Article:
Globally speaking, water and food are in short supply. How can we improve our agricultural processes to maximize the output while minimizing the inputs? Enter precision agriculture:
Based on what are called “site-specific” methods, precision agriculture involves studying and managing variations within fields that can affect crop yield.It revolves around the idea that treating a large region as a uniform area is essentially wasteful and uses an excess of costly resources in the form of fertilizers, pesticides, and herbicides.
Now you might be wonder what drones have to do with agriculture let alone precision agriculture. Drones provide strong value precision agriculture, they can collect data that is used for key visualizations that indicate crop health. However integral, they are, drone are just one piece of the puzzle:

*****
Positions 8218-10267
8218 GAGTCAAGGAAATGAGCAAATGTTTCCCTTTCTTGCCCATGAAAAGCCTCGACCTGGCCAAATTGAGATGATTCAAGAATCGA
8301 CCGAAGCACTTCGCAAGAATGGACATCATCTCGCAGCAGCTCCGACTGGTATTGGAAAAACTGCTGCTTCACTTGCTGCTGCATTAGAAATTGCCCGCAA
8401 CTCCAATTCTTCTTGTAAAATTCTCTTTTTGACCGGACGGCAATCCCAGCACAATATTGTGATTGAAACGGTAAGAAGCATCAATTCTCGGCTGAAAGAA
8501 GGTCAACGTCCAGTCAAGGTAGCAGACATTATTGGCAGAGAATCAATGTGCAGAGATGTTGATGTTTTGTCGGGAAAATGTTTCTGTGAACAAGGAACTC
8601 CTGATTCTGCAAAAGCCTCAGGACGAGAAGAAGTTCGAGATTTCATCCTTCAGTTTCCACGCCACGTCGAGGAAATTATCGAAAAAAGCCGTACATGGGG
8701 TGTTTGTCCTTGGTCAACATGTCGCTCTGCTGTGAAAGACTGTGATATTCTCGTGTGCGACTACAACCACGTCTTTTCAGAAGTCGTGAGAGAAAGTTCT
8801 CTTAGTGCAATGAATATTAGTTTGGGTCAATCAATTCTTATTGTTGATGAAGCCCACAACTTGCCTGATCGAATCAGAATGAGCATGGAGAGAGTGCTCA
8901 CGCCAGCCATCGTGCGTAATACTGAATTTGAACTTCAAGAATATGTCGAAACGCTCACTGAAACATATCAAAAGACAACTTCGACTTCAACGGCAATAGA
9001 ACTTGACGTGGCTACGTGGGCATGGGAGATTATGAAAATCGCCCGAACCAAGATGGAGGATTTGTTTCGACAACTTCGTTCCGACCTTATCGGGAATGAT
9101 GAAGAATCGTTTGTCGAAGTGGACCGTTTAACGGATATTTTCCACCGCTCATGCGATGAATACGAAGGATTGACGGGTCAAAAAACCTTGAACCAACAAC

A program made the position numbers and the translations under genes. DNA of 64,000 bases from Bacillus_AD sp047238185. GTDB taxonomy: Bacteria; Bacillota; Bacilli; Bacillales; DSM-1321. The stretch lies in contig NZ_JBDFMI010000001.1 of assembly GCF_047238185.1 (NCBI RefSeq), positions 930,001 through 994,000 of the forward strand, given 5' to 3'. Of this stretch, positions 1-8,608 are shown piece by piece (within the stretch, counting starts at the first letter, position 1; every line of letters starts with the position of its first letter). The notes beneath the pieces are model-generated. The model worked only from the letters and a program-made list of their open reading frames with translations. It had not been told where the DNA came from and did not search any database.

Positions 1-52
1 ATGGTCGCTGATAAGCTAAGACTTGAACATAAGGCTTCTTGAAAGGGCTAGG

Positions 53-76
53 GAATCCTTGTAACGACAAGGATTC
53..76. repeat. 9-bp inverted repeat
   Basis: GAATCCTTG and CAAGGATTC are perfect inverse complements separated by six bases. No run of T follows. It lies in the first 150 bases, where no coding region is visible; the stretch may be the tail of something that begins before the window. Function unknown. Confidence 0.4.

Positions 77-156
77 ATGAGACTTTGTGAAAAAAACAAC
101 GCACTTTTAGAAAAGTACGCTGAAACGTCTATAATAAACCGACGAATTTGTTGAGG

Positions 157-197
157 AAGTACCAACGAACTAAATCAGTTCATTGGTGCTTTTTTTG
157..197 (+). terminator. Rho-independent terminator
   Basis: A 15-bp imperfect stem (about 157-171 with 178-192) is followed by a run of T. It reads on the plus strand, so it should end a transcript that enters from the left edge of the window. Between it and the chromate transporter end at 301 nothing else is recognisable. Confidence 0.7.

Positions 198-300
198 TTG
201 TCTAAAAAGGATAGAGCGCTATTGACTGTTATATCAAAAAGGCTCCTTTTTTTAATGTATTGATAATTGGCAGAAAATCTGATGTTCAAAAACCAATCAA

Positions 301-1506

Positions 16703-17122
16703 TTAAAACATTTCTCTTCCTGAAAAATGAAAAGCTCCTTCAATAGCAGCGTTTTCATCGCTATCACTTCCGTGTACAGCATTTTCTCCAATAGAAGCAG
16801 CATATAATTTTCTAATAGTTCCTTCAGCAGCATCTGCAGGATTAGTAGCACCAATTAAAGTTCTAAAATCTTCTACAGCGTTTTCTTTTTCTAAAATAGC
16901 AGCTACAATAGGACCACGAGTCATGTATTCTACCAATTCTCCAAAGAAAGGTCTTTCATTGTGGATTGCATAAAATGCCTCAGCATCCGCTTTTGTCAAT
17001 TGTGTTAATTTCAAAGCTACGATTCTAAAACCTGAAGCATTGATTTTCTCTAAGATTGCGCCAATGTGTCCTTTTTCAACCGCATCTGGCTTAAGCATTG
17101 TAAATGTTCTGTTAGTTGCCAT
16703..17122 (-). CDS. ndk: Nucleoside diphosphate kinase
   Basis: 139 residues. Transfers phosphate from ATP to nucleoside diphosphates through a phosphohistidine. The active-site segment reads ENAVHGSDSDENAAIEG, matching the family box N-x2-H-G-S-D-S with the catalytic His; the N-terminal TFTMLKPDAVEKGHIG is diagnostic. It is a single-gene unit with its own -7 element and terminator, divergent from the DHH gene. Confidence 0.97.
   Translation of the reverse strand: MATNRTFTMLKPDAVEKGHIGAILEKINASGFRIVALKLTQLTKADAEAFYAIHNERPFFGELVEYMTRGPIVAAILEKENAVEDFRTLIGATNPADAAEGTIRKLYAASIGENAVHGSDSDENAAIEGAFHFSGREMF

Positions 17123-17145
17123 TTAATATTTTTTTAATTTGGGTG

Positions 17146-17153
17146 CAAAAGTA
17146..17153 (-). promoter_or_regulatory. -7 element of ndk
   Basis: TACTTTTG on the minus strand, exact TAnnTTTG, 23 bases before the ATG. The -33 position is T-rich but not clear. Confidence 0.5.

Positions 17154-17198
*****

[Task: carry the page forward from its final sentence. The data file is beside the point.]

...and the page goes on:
Improved data visualisation would help farmers to benchmark against their own data; keeping records over a period of time would allow a better helicopter view of where costs were incurred and revenue generated.
Precision farming has dramatically increased the amount of data available, from mini-weather stations giving field conditions, drones visualising crop health and telemetrics on machinery utilisation and fuel costs.
Matthew Smith, computational ecologist at Microsoft Research and co-chair of the SIG, says:
“There are so many variables in agriculture, knowing as much as you can about each of them means you are in better position to create models to help informed decision making. However, you need a system in place that can extract meaningful information from this data. We need the input of farmers to determine what metrics they would find most insightful.”
Most industry analyst project growth in the use of drone for agricultural purposes. If you are interested in a career in drones but haven’t settled on a specialty yet, this might be perfect for you.